The cost of this policy is borne by ordinary electricity users and their would-be employers. So far, the wind industry’s contribution to cutting carbon emissions is precisely zero, because it provides less than 0.5 per cent of world energy use and even that has to be offset by keeping fossil fuel plants running for when the wind does not blow.
Oh, and wind turbines have killed so many white-tailed eagles in Norway, wedge-tailed eagles in Tasmania and golden eagles in California that local populations of the species are in increased danger of extinction. And this is a green, “clean”, progressive policy?
Writing in the American Thinker a year ago, Andrew Walden made similar points about the astonishing waste associated with government subsidies to wind farms – they are vastly expensive to build and maintain, they kill wildlife, they save no carbon emissions or fuel.
The same applies to large scale solar power installations.
But still Western governments are intent on spending our money on these utterly uneconomic, wasteful, and non-renewable ‘renewable’ energy plans.
We continue to face a major economic crisis, exacerbated by idiotic ‘stimulus’ spending which sucked up money from sectors which produce and employ.
At the same time, the Australian Federal government is determined to introduce a carbon tax which, even if the worst climate alarmist theories are true, will make no difference to the world’s climate.
What it will do as a certainty, is increase the cost of transport and energy, the cost of living for every person in Australia, and reduce our productivity and the competitiveness of the agricultural and mining exports on which our economy depends.
Somebody is making money out of these scares. But it isn’t me. Or any other ordinary Australian.
No, that is not my Native American name.
Gary Jason at Liberty Unbound draws attention to two recent WSJ articles about the cost of ‘green’ subsidies.
The first is about those annoying annoying and expensive energy saving light bulbs:
California’s utilities alone spent $548 million over the past seven years in CFL subsidies. In fact, California utilities have subsidized over 100 million CFLs since 2006. And on the first of this year, the state started phasing out incandescent bulb sales.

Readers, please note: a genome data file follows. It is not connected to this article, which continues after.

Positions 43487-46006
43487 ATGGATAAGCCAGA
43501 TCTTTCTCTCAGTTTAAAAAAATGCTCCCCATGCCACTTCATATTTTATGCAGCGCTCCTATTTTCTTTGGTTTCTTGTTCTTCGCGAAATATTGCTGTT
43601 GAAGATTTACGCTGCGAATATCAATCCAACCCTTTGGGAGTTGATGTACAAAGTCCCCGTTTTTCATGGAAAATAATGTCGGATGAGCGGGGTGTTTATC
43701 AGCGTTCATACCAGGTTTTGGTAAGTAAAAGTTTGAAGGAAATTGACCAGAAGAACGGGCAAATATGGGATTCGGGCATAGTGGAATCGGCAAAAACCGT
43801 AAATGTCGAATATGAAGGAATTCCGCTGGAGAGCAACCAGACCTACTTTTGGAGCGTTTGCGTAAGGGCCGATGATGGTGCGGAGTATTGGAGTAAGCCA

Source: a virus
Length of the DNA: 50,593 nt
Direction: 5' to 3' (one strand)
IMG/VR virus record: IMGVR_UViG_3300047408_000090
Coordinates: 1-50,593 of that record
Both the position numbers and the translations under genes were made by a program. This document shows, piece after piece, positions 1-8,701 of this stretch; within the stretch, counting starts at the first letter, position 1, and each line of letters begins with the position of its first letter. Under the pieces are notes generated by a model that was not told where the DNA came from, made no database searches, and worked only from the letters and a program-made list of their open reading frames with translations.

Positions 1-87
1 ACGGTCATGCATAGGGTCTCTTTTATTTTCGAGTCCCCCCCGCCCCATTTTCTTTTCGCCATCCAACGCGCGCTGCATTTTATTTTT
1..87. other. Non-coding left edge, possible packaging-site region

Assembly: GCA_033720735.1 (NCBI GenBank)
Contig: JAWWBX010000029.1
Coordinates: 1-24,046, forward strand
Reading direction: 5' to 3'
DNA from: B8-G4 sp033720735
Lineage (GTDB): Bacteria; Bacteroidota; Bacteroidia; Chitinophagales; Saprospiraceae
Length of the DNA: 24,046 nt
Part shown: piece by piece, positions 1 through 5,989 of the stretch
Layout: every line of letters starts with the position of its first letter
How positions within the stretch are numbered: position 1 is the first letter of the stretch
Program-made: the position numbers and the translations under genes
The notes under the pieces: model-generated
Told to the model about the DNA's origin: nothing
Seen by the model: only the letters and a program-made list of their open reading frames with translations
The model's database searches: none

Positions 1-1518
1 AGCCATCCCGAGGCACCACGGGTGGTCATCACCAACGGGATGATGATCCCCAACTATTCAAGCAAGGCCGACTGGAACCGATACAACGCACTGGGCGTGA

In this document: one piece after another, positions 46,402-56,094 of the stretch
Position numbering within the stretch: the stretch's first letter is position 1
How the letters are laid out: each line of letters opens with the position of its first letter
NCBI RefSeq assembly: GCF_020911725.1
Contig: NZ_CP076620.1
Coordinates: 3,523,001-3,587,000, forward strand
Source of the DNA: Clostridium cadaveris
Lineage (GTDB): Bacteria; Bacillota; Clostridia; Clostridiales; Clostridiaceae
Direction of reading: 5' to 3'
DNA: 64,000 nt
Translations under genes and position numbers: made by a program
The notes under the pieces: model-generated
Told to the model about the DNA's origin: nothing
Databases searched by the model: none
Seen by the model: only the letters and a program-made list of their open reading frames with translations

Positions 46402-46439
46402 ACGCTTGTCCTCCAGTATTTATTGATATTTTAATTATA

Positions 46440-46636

Of course, when I say that the California utilities have been subsidizing the CFLs, I really should say that the aforementioned hapless consumers have been doing so, because all the subsidy money — about $2.70 out of the actual $4.00 cost of the CFL, i.e., more than two thirds of the actual cost — is paid by the consumer in the form of higher utility rates.
Naturally, the rest of the country — and, for that matter, the world — is set to follow California’s lead on CFLs. A federal law effective January 1 of next year will require a 28% step-up in efficiency for incandescent bulbs, and bans them outright by 2014. One consequence of this federal policy — unintended, perhaps, but none the less foreseeable — is that the last US plant making incandescent bulbs has been shut down, and China (which now makes all the CFLs) has seen even more of a jobs expansion, and is able to buy even more of our debt.
But now — surprise! — California has discovered that the actual energy savings of switching to CFLs were nowhere near what was originally estimated. Pacific Gas and Electric, which in 2006 set up the biggest subsidy fund for CFLs, found that its actual savings from the CFL program were collectively about 450 million kilowatt hours, which is only about one-fourth of the original estimate.